My favourite is the combat mode. Every ship has two weapons, and it runs pretty similar to my all time favourite Star Control II. The background for the combat depends on where you are when combat starts, there could be a planet, or hundreds of asteroids. You can also shoot the asteroids, and they become smaller chunks! Also, you can own many ships by capturing enemies. You control one ship, and the others are controlled by the computer. There's also a bit of strategy, you can choose to capture a ship, or to blow it in bits. But to capture it, you must not blow it up. The more damaged it is, the more you have to pay up later to fix it. That bit comes from Sid Meier's Pirates, another favourite of mine. Actually I still liked combat in both games more than the combat in Wazzal, I should have taken more pointers from there.
The ship capturing mode is a predecessor to Notrium. It was easily the weakest link of Wazzal, you just ran around and shot walking enemies on a single screen. A later version of me would have left it out, but I'm glad I didn't leave it out at the time, as it later evolved into a pretty good game on it's own.
There's also a plot for you to follow, it's a string of missions mostly involving combat. I won't get into that, as it would spoil the plot. But I will point out my favourite feature of the game, you can actually loot whole planets! Go on, go to Earth and attack! I know you've always wanted to try it...
Graphically Wazzal is very nice, even compared to today's indie games. I'm especially proud of the planet models and their shadows. Space games are easy to make pretty, just add a few photos of nebulae on a black background, sprinkle with shiny ships, and you have cheap and pretty graphics. People don't expect space to look interesting, so you can get away with less. And this is the last game to feature my own music. I think the music fits the game well, but lacks the kind of professionalism that for example the music in Driftmoon has in abundance.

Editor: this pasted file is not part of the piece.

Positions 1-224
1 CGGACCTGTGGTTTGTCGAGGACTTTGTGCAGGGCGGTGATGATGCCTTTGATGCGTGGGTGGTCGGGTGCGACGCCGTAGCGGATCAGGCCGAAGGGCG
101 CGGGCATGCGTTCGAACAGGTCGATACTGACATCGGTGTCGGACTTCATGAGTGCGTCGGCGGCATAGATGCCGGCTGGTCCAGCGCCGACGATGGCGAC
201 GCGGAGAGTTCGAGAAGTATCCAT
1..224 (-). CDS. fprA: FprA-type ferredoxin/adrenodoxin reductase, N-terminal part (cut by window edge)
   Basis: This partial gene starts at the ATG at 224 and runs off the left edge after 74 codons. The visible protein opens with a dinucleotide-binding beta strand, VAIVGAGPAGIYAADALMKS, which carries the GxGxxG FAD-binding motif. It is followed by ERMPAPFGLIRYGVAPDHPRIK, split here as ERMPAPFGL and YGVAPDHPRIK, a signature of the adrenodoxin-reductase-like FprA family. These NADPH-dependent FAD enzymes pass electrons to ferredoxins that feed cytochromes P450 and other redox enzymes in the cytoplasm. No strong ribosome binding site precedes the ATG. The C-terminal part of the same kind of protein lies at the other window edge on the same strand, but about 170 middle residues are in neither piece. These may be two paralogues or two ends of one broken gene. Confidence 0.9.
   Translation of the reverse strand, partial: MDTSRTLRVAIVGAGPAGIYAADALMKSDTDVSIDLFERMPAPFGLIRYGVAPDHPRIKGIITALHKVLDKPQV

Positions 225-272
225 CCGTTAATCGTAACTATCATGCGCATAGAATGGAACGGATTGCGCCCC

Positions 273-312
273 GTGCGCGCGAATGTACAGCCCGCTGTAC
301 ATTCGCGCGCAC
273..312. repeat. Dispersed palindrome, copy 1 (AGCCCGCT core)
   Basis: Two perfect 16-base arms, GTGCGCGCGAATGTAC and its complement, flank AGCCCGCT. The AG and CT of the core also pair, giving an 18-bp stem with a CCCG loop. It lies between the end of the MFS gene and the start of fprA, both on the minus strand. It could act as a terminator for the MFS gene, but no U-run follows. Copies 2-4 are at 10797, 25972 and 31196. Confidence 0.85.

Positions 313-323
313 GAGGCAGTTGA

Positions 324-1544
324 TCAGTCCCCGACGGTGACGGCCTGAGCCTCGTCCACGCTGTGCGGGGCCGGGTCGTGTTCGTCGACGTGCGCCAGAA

After all it's shortcomings I still like Wazzal. It's a neat little package and doesn't pull any tricks. If the combat mode were enhanced, the fuel usage left out, game saving fixed, and maybe the ship capturing left out, it could be a decent game. That brings up a question. Is anybody interested in the source codes for Wazzal? It's still mostly in Finnish, but it sucks less than the sources for Bikez II did...
Wazzal took the least time to make of all my games. All in all, it took little over three months to finish. With Driftmoon being finished this year after 6.5 years, Driftmoon will take about 25 times longer to finish. But I'm quite certain it will be 25 times better as well!blog comments powered by Disqus